After gathering the oral histories of descendants of early African-American families in Dane County, our guest wrote a book painting a picture of their early life in Madison. We hear from the author. We also hear about a barbershop in Milwaukee that doubles as a health center and we learn why wit is a valued quality.
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New Book Chronicles Early History Of African-Americans In Madison
African-Americans have lived in Madison since at least 1846, but little of their history and the vibrant communities they formed, has been written in history books.
Muriel Simms, a lifelong Madison resident and longtime educator in the Madison Metropolitan School District, has taken that history, passed down orally from generation to generation, and recorded it in her new book, “Settlin’: Stories of Madison’s Early African American Families.”
Simms recently spoke with WPR’s “Central Time” executive producer Judith Siers-Poisson.
The interview has been edited for brevity and clarity.
Judith Siers-Poisson: You spoke with descendants of 25 of Madison’s first African-American families, what brought them here?
Muriel Simms: I interviewed people who are the descendants of people who came here in the early 1900s, that is really basically when the majority of people started coming to Madison and settling here.
The reasons that I could figure out are that they had relatives already here, or by word of mouth. In my dad’s case, he came up here in 1927. John Parrish (a friend) knew him in Missouri, found out he was here and followed him up here. Others happened to hear about Madison and came here, and others were traveling through Madison, liked it and stayed.
JSP: There are stories in your book that relate to the experience of living in different parts of Madison, but the neighborhood that’s mentioned over and over is the Greenbush neighborhood, or the ‘Bush. Tell us about that neighborhood in the early 20th century when many of those black families were making it their home.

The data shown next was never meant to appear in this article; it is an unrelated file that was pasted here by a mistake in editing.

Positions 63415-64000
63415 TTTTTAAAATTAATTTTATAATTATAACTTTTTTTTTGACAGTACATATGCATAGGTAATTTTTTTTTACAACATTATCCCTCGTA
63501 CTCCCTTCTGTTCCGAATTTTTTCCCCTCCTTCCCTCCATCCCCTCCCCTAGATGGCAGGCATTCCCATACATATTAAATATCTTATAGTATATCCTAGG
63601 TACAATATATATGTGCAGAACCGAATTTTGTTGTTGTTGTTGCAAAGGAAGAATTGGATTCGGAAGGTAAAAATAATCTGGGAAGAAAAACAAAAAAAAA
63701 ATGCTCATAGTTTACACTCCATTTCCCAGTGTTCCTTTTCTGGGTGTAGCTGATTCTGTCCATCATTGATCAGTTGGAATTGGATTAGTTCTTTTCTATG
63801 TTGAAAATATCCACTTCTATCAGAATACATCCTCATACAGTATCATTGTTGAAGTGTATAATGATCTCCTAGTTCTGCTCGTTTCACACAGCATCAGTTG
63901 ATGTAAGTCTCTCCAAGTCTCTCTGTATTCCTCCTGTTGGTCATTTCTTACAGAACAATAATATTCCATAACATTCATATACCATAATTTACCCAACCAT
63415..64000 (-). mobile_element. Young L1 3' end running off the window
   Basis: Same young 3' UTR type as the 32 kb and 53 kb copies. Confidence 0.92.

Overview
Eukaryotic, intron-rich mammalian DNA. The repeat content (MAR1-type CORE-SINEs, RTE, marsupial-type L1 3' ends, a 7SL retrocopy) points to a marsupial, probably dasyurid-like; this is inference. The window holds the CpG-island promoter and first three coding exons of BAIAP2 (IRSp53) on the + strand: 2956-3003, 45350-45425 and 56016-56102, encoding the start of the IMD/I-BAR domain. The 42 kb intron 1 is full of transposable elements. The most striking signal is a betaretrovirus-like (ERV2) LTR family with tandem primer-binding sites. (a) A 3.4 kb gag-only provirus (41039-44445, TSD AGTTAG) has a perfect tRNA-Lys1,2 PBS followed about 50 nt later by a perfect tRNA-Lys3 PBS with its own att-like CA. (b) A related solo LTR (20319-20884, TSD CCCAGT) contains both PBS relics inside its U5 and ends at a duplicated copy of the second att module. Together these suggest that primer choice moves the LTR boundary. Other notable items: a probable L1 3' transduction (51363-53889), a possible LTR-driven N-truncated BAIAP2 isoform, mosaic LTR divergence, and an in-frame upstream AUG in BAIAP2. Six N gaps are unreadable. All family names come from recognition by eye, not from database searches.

MS: I remember that it was a very cozy neighborhood and that people seemed to get along very well. That is the fundamental truth of that neighborhood, regardless of the ethnicity, folks there got along and they helped each other. There seemed to be very little, if any, conflict whatsoever.
JSP: That’s interesting because it was African-American, it was also very Italian and very Jewish. So one could imagine that there might have been conflict, but it did seem like there was something that pulled those families together.
MS: They were in a similar income level. They were all struggling, many of them had two jobs. They seemed to be kind of in the same boat so to speak. So there really was no reason to get excited about race or income or gender, any of those issues that we commonly find ourselves in today.
JSP: What were some of the institutions that were hubs for the African-American community in Madison in those early days? What brought people together?
MS: The church was the main one. The socializing activities that they came up with helped pull them together.